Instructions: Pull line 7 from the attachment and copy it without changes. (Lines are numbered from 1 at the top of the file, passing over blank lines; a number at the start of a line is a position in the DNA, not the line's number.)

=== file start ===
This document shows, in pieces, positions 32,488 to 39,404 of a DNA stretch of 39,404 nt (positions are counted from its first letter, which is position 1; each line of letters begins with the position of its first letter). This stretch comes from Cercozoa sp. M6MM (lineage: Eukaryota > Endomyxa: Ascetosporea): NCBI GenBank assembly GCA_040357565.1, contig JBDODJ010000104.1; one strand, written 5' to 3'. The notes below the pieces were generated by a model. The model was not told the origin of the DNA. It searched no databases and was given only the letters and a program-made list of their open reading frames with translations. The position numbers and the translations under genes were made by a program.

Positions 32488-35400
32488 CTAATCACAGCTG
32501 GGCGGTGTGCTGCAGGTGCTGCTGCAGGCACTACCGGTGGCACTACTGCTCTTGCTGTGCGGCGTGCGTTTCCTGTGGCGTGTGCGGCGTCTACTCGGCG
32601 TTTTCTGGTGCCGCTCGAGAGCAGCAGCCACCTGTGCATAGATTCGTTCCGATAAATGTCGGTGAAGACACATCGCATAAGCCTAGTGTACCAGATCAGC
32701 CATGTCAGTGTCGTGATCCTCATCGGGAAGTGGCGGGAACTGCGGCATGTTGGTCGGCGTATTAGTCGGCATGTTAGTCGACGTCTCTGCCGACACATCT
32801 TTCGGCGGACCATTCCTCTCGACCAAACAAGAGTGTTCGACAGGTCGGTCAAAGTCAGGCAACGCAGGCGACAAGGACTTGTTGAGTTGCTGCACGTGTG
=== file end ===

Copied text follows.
32801 TTCGGCGGACCATTCCTCTCGACCAAACAAGAGTGTTCGACAGGTCGGTCAAAGTCAGGCAACGCAGGCGACAAGGACTTGTTGAGTTGCTGCACGTGTG